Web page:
by Laura Bates
Feminist activist Laura Bates is no stranger to the stories of girls and women who experience gender inequality and cruelty. As founder of the Everyday Sexism Project and author of several nonfiction books (Everyday Sexism; Girl Up; Misogynation), she is helping make a cultural shift away from the centuries-old tolerance for sexist attitudes and behaviors. The Burning, her debut work of young adult fiction, could just as easily be nonfiction. Deeply researched and drawing on the countless experiences of girls and women around the world, the novel pulls no punches.
Anna Clark is looking for a fresh start. After a calamitous year in which her father died of cancer and her boyfriend shared nude pictures of her on social media--which led to a bullying campaign--she and her mother moved from Birmingham, England, to a small village in Scotland. Their hope was that they would leave everything behind, especially Anna's unwarranted reputation as a "slut." Unfortunately, the Internet has a way of catching up with a person and soon enough, Anna's fledgling new life as a regular 15-year-old girl is thrown into chaos. This time, however, investigating a centuries-old tragedy for a school history report helps keep her from being completely engulfed in her retraumatization.
While researching, Anna comes across a footnote in a book that refers to a mid-1600s witchcraft trial in her village. Intrigued, Anna digs deeper, discovering fragments of information about Maggie Morgan, a 17-year-old girl from a fishing family, who had the misfortune to catch the attention of a local nobleman. Unaccustomed to having his advances spurned, especially by girls of lower social status, he pursued her even when she said no. He raped her and, when she could no longer hide the resulting pregnancy, she was punished and humiliated by the village ruling council and citizens, who knew better than to accept her claim that the baron's son was the father. When the nobleman was lost at sea after the baby was born, the villagers accused Maggie of witchcraft.
Anna relates all too well to Maggie's wrongful punishment and humiliation. Her hands are full and her heart is breaking as she deals with her new classmates' cruel verbal and digital abuse; though Anna is growing accustomed to having friends abandon her, it still hurts. As she pieces together the story of the long-ago travesty, she begins having strange, lucid dreams, as if she herself were Maggie. Anna becomes obsessed with these visions, eager to learn more of Maggie's story: "At night I hurtle through the terrifying ordeal of Maggie's world. By day, I hurtle through a terrifying ordeal of my own."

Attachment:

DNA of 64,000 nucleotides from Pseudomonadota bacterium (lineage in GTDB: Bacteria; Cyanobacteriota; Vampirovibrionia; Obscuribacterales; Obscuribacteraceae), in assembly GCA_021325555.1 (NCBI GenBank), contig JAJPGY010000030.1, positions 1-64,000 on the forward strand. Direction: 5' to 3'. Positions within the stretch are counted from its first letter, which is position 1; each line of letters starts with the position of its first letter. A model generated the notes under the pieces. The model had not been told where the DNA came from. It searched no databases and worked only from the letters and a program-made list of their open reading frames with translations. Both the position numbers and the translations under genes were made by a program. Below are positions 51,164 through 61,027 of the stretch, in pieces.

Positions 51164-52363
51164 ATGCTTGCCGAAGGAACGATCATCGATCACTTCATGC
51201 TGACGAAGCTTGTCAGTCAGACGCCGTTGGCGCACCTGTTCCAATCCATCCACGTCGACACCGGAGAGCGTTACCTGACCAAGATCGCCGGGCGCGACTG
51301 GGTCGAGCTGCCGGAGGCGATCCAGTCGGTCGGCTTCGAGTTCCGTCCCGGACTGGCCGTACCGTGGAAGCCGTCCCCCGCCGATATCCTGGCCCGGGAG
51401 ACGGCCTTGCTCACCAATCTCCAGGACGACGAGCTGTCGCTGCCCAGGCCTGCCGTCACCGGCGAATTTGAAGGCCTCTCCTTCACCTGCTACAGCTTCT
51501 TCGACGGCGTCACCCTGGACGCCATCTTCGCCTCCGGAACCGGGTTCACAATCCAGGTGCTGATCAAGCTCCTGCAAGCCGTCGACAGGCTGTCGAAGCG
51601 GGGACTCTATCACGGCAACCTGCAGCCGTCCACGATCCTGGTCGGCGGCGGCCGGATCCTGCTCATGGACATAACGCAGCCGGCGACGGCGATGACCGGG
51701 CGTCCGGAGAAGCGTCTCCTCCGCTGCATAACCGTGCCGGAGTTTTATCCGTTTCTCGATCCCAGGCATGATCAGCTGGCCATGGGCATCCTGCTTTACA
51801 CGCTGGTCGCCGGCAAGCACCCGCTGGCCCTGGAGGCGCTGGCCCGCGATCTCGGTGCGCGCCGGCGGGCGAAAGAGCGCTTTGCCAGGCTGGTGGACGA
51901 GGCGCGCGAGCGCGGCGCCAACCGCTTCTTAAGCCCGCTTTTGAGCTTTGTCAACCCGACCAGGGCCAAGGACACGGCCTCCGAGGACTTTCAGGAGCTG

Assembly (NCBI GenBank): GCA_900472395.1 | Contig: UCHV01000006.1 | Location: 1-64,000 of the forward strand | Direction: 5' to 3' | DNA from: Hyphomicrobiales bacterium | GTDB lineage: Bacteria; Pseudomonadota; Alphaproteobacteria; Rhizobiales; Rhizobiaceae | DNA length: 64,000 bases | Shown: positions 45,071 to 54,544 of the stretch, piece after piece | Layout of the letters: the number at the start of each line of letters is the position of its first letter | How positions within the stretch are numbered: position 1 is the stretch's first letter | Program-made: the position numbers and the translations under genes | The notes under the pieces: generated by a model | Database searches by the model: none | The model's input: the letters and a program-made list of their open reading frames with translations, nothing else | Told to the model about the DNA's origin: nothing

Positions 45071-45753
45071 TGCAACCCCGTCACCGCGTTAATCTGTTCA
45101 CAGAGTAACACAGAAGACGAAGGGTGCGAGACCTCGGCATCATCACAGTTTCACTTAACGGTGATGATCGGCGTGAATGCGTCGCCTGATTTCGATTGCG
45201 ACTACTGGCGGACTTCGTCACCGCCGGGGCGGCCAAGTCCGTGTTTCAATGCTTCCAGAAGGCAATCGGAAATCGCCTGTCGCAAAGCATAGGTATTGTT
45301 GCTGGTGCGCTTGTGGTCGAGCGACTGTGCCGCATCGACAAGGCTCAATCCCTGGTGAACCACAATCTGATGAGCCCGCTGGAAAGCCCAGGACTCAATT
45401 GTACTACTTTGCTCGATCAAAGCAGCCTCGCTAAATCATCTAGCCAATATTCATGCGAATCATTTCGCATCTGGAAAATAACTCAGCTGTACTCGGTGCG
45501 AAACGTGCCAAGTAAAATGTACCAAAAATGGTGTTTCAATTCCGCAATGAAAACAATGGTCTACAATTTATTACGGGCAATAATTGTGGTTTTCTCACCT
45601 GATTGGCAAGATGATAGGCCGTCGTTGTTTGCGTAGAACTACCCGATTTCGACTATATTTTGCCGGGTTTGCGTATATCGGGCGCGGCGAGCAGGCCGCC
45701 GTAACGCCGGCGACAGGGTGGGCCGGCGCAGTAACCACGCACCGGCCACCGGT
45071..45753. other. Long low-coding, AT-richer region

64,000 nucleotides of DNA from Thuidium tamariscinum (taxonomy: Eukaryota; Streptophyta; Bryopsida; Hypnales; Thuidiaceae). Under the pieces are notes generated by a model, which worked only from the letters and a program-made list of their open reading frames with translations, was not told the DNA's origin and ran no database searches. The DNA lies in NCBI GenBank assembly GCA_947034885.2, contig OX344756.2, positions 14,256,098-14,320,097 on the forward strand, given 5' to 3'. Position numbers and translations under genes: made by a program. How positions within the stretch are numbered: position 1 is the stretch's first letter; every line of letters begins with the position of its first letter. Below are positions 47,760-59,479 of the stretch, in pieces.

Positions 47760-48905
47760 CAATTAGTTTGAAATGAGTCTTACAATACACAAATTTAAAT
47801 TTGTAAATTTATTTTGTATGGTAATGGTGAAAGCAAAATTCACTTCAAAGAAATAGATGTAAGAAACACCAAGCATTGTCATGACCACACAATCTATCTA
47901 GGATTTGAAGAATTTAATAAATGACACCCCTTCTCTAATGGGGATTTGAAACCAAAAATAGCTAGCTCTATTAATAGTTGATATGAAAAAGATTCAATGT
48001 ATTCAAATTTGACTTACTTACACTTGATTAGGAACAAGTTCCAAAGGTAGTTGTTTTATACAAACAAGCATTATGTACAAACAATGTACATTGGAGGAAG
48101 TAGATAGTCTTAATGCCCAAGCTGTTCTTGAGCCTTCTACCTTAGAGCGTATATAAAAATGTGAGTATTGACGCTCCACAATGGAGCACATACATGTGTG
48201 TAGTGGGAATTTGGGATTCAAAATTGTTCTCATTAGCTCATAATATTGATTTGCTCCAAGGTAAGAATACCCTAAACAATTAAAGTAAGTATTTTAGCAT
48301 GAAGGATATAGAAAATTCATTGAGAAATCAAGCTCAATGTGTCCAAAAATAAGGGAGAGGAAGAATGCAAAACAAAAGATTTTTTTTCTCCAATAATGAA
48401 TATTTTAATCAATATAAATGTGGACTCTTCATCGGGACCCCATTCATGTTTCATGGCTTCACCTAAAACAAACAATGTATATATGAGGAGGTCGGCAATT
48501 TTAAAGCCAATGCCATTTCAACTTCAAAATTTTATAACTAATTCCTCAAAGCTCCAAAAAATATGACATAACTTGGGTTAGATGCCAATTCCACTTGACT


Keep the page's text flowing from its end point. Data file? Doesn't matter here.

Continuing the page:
Though her local research source minimizes Maggie's punishment and murder by saying "these were different times," Anna knows better than most just how untrue this statement is. The lives of Anna and Maggie, four centuries apart, come into parallel formation. Each is shamed and silenced not by what she herself did, but by something a boy has done to her. Each grows isolated as friends distance themselves. And, despairing, each descends into self-hatred and guilt. Anna: "Nobody wants to be associated with a slut." Maggie: "If only your neighbors knew their taunts pale into insignificance beside the harshness of the words you hurl at yourself."
Although The Burning is packed with the kind of ideas and situations that could populate a dissertation, it reads as a painfully realistic, spellbinding novel. For example, soon after her new classmates discover her past, Anna stumbles upon a "fierce knot of gossip" outside her classroom: "Just as well [her dad] doesn't have to die of embarrassment at his daughter tramping around all over the internet." Anna's emotions churn. "I feel something inside me snap. Fury fills me like rocket fuel, propelling me forward, out of my hiding place, ready to... I don't know what... ready to explode, or hit them, or scream that it wasn't like that, that I didn't do it for attention, that I never wanted any of this." Like real people living in a complex world, the characters live in shades of gray, feeling guilt and shame right alongside their outrage and self-righteousness.
Readers will be drawn in from page one of Laura Bates's well-paced novel, riveted by the side-by-side stories of wronged girls living centuries apart. Bates plants readers squarely in the minds and hearts of two girls who, like so many, swiftly and all too easily find themselves on the wrong side of justice. Woven into Anna's first-person narrative are second-person flashbacks to Maggie's lifetime, evoking the infuriating side-by-side impotence of being trapped in a culture of gender inequity. Readers will cheer when someone finally does speak up on behalf of girls, and maybe even pick up a pointer or two on how to fight back against sexism. --Emilie Coulter